Sacred Third

Many modern Neo-Pagan denominations feel that in comparison to “patriarchal” male-deity-only majority faiths, they are being exceptionally liberal to have a Lord and Lady figure (in the case of Wiccan and Wiccan-derived groups) or both male and female deities (in the case of eclectic, reconstructionist, and reconstructionist-derived groups). While it’s certainly an improvement, a separate duality is still a separate duality. When Gods with third-gender characteristics are trotted out with their gender-transgressive natures in the forefront, duality-protectors wince. That’s a metaphor, they say. Symbolic. Hermaphroditic and androgynous Gods are an abstract concept of bridging male and female; they don’t embody anything real and physical that can be touched, unlike “real” bodies that are, it is assumed, only male or female.

But it isn’t abstract for me, not one little bit. It is as real and concrete as the body I look at in the mirror. It is my reality. I am the Sacred Third when I am taking out the trash, when I am renewing my driver’s license, when I am standing in line at the deli. I, and others like me . . . and there are more people like me every year. We will be slowly challenging people’s narrow conceptions of gender (human and divine) in many religions, but Neo-Paganism, which already has more than a solely masculine or abstractly asexual conception of deity, is first in line for the shapeshifting. We come bearing a spiritual perspective that casts an entirely different light on the weary war between the “two” sexes, and we believe that the monogendered majority might even be able to learn something from us.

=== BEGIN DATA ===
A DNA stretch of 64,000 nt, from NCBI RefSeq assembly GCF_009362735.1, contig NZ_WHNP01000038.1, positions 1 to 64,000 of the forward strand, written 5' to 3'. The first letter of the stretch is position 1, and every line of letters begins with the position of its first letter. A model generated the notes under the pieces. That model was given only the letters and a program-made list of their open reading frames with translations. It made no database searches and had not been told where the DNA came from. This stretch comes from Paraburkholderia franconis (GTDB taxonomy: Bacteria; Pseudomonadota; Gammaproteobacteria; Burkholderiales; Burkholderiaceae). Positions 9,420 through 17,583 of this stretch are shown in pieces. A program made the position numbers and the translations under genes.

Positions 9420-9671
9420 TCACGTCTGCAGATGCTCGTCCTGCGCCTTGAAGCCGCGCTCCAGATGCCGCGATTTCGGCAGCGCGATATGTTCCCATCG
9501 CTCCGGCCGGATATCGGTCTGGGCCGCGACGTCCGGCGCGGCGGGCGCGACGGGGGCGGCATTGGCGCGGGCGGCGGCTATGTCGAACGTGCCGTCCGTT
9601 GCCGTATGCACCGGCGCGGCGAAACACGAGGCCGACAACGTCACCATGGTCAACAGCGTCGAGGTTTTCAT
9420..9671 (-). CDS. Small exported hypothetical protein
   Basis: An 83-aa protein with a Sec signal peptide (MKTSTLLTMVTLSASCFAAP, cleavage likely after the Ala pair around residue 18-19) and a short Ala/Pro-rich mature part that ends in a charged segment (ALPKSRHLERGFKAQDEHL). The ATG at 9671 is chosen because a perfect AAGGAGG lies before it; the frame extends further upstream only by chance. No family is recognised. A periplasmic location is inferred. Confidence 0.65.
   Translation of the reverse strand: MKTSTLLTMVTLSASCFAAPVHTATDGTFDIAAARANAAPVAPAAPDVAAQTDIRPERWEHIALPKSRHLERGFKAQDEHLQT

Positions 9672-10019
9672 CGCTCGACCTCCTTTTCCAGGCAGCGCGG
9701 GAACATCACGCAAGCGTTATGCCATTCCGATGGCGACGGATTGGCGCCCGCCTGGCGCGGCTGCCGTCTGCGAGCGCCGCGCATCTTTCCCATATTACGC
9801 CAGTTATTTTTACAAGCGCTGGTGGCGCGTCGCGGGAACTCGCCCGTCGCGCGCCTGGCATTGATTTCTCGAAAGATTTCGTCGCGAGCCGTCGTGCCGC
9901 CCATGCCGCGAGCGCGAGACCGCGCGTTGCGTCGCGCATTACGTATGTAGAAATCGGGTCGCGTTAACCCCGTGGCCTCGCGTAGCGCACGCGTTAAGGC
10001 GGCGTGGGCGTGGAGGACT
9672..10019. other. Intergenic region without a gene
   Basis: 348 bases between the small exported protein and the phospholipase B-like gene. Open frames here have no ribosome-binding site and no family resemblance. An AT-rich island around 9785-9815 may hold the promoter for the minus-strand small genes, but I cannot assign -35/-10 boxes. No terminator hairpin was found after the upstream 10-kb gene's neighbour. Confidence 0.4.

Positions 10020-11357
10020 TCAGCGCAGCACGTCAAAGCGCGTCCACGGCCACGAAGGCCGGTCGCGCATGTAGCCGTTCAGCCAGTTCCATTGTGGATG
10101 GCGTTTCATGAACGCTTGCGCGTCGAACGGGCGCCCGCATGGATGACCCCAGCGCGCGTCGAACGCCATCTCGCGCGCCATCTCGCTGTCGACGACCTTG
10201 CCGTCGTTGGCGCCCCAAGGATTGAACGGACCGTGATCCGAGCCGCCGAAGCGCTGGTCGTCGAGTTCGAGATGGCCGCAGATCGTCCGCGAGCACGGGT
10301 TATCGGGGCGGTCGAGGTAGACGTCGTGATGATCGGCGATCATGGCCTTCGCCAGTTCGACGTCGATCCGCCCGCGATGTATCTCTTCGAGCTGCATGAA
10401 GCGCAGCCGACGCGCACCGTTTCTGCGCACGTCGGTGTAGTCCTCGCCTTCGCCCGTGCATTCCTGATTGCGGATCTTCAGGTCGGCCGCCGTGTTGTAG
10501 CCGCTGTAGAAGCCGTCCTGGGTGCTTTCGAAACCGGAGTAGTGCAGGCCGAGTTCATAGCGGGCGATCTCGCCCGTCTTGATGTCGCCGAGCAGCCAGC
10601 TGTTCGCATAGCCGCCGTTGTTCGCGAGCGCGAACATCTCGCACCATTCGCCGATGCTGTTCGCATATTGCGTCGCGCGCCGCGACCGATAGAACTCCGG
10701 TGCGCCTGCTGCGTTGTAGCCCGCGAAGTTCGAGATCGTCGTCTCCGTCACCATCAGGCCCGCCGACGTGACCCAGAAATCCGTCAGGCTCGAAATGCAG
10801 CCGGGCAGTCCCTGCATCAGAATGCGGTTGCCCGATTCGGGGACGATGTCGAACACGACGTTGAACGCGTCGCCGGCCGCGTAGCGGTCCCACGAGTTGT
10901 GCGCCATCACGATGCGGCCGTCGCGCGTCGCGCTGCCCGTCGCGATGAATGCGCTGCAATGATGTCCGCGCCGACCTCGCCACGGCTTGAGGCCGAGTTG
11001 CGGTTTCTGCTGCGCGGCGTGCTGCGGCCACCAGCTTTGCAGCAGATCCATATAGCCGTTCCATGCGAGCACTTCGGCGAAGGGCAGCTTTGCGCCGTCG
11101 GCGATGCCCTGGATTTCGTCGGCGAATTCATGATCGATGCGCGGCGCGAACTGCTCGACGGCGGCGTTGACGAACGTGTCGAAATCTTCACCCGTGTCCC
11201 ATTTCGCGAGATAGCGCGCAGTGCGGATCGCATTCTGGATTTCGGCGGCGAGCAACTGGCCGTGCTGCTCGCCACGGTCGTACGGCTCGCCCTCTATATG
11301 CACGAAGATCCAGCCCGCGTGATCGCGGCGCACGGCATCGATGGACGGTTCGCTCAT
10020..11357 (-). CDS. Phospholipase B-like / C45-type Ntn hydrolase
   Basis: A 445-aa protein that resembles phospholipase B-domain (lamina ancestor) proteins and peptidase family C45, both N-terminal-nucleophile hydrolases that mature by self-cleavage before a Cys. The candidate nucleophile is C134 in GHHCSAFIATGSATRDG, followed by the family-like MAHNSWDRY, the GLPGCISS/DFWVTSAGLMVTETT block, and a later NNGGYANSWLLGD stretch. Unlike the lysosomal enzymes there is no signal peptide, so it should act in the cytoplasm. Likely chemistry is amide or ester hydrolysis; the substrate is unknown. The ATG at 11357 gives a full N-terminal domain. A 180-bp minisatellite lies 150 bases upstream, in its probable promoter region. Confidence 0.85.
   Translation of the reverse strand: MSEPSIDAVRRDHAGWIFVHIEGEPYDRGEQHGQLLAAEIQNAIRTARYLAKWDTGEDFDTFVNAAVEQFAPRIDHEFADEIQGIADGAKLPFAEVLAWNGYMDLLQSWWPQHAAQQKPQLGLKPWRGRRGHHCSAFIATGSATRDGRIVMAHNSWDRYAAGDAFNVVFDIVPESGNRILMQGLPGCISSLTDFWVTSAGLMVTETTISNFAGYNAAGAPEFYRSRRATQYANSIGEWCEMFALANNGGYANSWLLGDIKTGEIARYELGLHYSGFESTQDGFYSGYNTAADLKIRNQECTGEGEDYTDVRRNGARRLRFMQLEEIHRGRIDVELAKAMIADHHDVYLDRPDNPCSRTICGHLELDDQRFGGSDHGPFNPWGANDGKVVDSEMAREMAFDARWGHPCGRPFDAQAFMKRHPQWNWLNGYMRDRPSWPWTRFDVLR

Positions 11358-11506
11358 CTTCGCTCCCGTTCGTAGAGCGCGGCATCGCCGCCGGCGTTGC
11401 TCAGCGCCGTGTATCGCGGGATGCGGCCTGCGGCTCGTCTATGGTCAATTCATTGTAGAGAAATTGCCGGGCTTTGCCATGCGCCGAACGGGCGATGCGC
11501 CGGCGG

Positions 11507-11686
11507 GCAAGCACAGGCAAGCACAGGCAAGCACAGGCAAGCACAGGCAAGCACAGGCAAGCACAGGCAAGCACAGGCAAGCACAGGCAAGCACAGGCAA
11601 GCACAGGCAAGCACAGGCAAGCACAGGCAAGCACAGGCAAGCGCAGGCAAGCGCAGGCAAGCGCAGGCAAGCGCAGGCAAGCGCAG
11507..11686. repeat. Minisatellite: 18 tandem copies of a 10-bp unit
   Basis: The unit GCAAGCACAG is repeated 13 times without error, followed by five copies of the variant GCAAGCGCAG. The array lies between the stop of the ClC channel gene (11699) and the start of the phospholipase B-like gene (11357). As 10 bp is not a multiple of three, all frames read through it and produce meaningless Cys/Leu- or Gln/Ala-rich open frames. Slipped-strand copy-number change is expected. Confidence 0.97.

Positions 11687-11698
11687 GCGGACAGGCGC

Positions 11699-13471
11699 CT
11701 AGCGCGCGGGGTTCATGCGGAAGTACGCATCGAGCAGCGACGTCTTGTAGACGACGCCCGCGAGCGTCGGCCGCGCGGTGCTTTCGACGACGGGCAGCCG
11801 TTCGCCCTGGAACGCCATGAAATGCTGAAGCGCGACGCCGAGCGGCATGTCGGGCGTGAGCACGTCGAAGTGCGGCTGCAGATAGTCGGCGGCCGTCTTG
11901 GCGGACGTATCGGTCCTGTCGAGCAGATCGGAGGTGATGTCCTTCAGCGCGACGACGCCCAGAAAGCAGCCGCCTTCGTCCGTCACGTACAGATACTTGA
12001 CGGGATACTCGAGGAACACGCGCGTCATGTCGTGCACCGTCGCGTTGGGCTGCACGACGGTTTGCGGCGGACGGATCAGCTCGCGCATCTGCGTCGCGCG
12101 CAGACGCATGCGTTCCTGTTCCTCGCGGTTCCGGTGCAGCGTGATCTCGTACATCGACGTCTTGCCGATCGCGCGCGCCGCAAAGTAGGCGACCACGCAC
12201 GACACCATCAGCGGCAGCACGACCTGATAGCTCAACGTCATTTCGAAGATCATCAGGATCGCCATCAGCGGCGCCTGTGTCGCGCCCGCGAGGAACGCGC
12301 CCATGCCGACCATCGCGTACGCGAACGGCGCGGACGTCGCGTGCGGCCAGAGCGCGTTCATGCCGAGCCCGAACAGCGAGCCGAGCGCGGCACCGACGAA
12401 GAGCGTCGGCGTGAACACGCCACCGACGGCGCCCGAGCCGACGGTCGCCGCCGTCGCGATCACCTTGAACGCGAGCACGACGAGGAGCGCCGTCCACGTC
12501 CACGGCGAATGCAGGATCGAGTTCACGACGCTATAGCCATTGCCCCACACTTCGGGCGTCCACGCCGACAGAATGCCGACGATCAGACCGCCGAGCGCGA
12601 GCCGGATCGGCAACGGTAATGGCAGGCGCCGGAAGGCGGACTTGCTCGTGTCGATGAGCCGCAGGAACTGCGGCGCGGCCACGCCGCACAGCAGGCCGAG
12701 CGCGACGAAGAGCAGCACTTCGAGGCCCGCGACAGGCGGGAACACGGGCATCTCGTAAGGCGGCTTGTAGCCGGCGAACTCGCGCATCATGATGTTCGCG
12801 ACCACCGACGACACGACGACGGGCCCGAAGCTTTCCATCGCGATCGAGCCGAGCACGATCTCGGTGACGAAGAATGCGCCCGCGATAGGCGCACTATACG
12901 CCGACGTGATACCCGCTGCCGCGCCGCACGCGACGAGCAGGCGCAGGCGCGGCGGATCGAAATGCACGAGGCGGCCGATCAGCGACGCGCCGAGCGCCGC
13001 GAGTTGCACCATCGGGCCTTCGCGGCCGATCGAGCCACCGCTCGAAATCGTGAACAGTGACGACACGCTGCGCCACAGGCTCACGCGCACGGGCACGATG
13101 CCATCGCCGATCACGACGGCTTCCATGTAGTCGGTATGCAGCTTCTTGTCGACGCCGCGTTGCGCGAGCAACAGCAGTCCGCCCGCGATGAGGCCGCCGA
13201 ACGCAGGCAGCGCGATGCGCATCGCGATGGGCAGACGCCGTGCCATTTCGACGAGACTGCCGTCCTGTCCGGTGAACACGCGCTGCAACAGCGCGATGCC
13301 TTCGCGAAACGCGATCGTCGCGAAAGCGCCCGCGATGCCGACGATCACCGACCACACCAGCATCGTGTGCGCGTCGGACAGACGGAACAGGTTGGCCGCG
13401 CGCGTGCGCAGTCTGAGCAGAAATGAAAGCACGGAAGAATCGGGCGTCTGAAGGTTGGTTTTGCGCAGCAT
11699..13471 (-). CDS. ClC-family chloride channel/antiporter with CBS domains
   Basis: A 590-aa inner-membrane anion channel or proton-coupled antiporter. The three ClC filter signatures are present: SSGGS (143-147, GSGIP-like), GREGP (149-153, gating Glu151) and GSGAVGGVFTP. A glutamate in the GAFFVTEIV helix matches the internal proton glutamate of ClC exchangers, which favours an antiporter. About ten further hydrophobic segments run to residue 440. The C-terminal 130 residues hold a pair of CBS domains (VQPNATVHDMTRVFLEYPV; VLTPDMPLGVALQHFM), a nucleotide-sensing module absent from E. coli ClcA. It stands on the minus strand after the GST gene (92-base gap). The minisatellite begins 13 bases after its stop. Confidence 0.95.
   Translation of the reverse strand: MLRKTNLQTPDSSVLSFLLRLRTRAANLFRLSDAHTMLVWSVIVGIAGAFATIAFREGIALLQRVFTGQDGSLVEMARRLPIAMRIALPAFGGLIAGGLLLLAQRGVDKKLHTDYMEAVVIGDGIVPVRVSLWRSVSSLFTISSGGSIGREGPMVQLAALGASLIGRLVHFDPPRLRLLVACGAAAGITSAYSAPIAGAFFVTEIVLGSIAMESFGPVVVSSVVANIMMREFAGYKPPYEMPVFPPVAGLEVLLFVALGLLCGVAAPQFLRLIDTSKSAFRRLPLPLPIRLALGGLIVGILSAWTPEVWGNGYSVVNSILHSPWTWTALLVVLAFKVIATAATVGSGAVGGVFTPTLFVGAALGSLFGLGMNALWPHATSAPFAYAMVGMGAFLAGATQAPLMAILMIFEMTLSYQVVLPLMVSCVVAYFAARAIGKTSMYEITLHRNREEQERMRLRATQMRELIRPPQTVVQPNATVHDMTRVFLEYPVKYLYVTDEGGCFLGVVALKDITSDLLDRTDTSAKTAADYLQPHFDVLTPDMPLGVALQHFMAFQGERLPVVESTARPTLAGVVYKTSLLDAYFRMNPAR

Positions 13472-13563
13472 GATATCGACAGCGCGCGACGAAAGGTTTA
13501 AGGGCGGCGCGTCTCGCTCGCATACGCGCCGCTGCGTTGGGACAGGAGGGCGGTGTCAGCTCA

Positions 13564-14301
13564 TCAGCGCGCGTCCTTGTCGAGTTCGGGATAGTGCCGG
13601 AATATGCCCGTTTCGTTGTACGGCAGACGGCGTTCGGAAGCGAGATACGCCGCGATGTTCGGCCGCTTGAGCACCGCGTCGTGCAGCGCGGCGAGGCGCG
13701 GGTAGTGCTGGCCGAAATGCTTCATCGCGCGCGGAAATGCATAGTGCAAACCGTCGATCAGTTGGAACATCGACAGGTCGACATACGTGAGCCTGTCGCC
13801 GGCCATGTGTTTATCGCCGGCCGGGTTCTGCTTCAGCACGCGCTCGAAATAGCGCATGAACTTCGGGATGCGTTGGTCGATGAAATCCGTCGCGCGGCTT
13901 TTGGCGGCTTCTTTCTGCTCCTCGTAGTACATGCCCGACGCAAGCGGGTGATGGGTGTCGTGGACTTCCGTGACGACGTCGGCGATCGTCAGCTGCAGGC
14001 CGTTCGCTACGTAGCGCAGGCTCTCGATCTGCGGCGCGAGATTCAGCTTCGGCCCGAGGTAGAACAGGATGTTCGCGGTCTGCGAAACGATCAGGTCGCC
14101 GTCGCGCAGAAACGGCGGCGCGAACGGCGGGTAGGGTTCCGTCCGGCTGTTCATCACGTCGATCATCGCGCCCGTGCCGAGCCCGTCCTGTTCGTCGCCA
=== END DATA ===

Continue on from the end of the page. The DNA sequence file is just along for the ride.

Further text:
“We are all sacred,” I tell the others of my tribe, the ones who live Between. I am the shaman of their tribe, and I tell them of their sacredness, not in spite of but because of what they are. Many are damaged from living in this society that is so abusive to our kind. Some have been genitally mutilated as children, some have been abused for being what they are, some have been abandoned by family or assaulted or denied housing or jobs or kind medical care. For some, hearing this makes the difference between choosing to live and choosing to die. “We are all embodiments of the Sacred Third,” I tell them, and they hear, and they spread the word. Someday you will all believe it as well.

Shaman says.

9/15/2010 4:00:00 AM